It’s work McGuinty must take more seriously if patients on Manitoulin Island, in Mississauga and elsewhere are to start receiving the level of care they deserve — and that McGuinty promised them.

Bob Hepburn’s column appears Thursday.bhepburn@thestar.ca

Health care faces extreme measures

Growth to budgets cut even more than Drummond report recommended; home-care gets 4% increase

By Pauline Tam, Ottawa CitizenMarch 28, 2012

Ontario Finance Minister Dwight Duncan delivers the provincial budget at Queens Park Tuesday. The Liberals fulfilled their vow to shift funding from expensive hospitals and nursing homes to cheaper community care as part of their $48.7-billion budget.

The Ontario budget surprised many by delivering an even harsher dose of medicine to health care than what was prescribed by the province’s austerity czar.
Where economist Don Drummond called for the $47-billion health budget to rise by no more than 2.5 per cent, Tuesday’s budget capped growth at 2.1 per cent. That translates to $48.7 billion in total spending for 2012-13.
“Even Drummond was more generous than this,” said NDP health critic France Gélinas.
The shock therapy will hit everyone from high-income seniors, to nursing-home residents, doctors and hospital workers.
However, the governing Liberals made good on their pledge to shift funding from expensive hospitals and nursing homes to cheaper community care. So while the province’s 150 hospitals are bracing for a freeze to their base operating budgets and nursing homes are facing $70 million in cuts, home-care programs are getting a four-per-cent increase, up from the current three per cent, in a bid to keep more people out of hospital.
“It’s going to be a challenging year,” said Mark Rochon, interim chief executive of the Ontario Hospital Association. “But we have to look at these investments quite differently than in the past. We have to ensure there are appropriate community supports and primary-care supports so that patients don’t find their way to the hospital in the first place.”
However, Tory health critic Elizabeth Witmer is not convinced the extra community-care funding will make a dent in the high number of seniors languishing in hospitals. “Is this going to address the issue? I don’t know.”
The funding freeze on hospitals, combined with a new funding formula that pits the largest facilities against the fastest-growing ones, is likely to lead to more bed closures and staff layoffs, critics say.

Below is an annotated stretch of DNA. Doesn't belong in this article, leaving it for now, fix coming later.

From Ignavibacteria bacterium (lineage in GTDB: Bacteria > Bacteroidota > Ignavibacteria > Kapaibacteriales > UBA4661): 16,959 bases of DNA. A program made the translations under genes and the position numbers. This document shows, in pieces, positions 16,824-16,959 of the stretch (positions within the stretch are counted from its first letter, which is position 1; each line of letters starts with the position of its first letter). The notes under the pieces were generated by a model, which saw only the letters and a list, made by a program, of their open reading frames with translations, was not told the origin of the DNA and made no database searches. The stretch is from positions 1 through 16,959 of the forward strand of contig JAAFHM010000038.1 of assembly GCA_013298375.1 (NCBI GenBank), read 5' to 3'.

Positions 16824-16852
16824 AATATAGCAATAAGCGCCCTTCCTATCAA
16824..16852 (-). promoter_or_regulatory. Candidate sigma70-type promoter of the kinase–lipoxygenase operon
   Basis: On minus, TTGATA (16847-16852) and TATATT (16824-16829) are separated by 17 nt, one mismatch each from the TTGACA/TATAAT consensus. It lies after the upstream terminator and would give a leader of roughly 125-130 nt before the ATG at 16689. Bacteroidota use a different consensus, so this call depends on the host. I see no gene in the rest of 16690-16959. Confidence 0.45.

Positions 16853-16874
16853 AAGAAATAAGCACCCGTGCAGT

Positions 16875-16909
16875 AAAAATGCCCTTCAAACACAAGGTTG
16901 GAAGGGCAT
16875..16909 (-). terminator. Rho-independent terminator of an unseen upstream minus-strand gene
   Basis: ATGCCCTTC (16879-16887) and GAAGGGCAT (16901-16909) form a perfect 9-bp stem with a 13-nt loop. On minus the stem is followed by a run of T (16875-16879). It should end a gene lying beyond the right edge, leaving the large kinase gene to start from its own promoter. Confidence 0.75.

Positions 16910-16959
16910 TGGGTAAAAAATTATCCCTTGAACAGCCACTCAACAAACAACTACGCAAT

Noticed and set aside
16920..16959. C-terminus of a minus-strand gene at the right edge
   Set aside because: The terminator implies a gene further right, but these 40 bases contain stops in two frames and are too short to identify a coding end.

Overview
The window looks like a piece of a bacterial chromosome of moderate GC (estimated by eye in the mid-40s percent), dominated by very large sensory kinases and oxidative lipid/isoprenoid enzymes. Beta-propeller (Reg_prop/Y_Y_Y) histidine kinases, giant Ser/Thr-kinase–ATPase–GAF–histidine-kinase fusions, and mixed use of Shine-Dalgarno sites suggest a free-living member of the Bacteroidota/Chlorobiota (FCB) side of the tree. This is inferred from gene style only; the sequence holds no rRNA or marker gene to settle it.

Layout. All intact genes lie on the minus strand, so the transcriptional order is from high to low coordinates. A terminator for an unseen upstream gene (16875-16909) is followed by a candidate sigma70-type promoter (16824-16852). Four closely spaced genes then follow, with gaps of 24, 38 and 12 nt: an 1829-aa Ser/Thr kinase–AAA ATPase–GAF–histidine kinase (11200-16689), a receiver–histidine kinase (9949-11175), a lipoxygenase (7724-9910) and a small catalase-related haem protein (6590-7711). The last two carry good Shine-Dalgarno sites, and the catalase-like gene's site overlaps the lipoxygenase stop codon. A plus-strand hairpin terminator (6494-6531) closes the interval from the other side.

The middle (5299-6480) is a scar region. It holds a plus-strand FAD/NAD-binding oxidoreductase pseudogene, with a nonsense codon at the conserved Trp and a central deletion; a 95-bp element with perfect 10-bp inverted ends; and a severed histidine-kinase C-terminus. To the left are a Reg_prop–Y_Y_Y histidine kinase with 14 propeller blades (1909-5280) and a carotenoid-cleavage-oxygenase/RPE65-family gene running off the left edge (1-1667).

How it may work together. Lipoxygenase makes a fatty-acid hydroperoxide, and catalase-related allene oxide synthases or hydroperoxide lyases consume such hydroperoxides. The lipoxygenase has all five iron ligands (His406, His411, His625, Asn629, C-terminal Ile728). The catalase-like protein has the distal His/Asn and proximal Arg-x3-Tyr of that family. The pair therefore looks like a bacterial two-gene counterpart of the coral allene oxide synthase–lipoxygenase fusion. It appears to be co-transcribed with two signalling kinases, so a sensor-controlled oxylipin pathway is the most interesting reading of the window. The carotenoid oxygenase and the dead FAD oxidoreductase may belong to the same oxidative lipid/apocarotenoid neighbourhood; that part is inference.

Some hospitals could simply stop providing procedures with high overhead costs and low demand, resulting in more of that work being transferred to specialized clinics – an idea endorsed by the Liberals and the opposition Tories.
“It’s very likely that all hospitals will lose some services, and many will have to pick and choose what services they offer, and that’s very worrying,” said Natalie Mehra, executive director of the Ontario Health Coalition, a pro-medicare group.
The budget also indicated there was no money to increase the salaries of the province’s 25,000 doctors, even though the Ontario Medical Association is still in contract talks with the government.
And as suggested in Drummond’s austerity plan released last month, changes are coming to the $4.1-billion Ontario Drug Benefit program, which currently covers the cost of medications for the 1.9 million Ontarians over age 65.
Starting in 2014, the province’s wealthier seniors will pick up more of the bill for prescription drugs, saving the government $30 million a year. Under the plan, about 75,000 seniors with annual incomes of more than $100,000 will pay an average of $665 a year more for the drugs covered by the program.
The changes will not affect seniors earning less than $100,000, those living in nursing homes, or those receiving publicly funded home care.
Some critics fear such income testing could expand to other government programs for seniors. Others say the program may have unintentional consequences.
“Medications play a vital role in keeping people independent,” said Bernard Bouchard, executive director of the Council on Aging of Ottawa. “If seniors can’t get their medication because they can’t afford them, it might lead to more falls that put them in hospital. You may save on the medication costs, but it might increase the hospital costs.”